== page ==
Diamond Education Carat

“Carat” is the term used to refer to the weight of a diamond (not to be confused with the term “karat” referring the purity of gold). One carat is defined as one fifth of a gram or 200 milligrams, approximately the weight of a five pound note. A carat can further be divided into “points,” where one point is equal to 0.01 carat.

While the size of a polished diamond is related to its carat weight, it is important not to confuse carat weight with size, as there are other aspects of a diamond that can affect how large an individual stone actually appears—most importantly, the cut and shape of the stone. Proportions to which an individual diamond is cut, such as table and depth percentages must be taken into account, as shallower stones can appear larger than deeper stones of the same weight. Similarly, diamond shapes can have an impact, as elongated shapes tend to maximise carat weight, making them appear larger than rounded stones of the same weight.

Furthermore, the appearance of a diamond’s size can also be affected by how the stone is set in a piece of jewellery, as well the size of the wearer’s finger (in the case of rings), therefore it is important to take all of these aspects into consideration when choosing a stone.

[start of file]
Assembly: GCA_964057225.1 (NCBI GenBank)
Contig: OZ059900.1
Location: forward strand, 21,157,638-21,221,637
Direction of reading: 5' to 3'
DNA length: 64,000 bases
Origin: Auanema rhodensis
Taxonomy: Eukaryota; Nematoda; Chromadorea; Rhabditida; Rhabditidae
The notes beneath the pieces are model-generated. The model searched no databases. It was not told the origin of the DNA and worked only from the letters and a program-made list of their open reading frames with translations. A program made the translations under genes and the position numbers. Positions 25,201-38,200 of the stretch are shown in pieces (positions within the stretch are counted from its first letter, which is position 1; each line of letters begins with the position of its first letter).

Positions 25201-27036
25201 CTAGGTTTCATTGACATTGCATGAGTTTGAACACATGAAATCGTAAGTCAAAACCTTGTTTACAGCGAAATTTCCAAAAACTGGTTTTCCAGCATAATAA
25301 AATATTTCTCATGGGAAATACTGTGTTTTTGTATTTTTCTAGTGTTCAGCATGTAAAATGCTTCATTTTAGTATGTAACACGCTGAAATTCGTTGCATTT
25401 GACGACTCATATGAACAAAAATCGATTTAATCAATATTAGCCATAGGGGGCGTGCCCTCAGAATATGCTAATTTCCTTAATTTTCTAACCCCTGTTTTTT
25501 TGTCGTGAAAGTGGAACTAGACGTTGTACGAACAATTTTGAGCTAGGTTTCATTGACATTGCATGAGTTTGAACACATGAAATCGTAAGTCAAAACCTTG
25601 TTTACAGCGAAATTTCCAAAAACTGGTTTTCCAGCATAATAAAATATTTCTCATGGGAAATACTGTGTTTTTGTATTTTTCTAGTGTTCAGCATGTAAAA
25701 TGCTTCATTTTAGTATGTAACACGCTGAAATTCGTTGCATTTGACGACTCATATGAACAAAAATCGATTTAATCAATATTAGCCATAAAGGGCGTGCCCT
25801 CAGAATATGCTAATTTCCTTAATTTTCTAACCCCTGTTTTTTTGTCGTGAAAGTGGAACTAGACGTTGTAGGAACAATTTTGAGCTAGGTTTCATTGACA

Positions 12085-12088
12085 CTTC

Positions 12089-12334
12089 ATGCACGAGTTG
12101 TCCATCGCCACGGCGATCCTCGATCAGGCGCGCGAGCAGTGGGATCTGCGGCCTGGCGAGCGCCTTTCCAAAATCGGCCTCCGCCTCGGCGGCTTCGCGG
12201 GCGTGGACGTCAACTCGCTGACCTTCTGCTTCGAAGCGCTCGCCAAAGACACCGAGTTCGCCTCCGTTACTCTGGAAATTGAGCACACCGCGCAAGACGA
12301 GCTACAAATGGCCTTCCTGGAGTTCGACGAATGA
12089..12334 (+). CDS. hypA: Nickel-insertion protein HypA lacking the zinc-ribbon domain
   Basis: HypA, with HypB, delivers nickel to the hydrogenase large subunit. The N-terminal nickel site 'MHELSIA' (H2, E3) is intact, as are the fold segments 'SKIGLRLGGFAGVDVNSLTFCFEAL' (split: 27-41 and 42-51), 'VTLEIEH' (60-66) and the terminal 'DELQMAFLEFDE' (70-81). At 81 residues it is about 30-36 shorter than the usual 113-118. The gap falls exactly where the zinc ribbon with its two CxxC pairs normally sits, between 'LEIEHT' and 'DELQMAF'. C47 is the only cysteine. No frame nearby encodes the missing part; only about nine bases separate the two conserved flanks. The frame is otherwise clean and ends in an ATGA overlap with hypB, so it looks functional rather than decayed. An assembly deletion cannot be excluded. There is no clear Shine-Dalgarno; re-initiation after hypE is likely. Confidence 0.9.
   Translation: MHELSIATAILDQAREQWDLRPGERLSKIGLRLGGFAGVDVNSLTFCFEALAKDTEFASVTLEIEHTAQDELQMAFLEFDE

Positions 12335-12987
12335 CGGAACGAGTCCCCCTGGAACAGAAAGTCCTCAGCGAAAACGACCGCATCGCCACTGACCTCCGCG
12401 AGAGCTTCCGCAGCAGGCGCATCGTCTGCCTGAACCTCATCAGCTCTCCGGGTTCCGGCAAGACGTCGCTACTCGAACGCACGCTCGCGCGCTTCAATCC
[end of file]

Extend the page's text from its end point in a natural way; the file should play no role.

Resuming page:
History & Background

The term carat originates from the Greek and Arabic names for the carob tree - Keration in Greek and Qirrat in Arabic. The dried seeds of the Carob (or Locust) tree were once widely used by trading merchants as counterweights for weighing gold, diamonds, gemstones and pearls due to their relatively consistent weight and size. It is important to note however, that the term “carat” with reference diamonds is different to “karat” which is the value used for the purity of gold.

The Byzantine era used glass pebbles, based on carob seeds, for weighing coins, which weighed in at 196 mg, consistent with the average weight of an individual carob seed. However their use eventually diminished as it was discovered that despite their visual uniformity, the seeds were not actually consistent in weight. Many attempts were made to standardise the measurement of gemstone weight and it was only in 1907, at the Fourth General Conference on Weights and Measures that the “carat” was adopted as the official metric measurement for gemstone weights.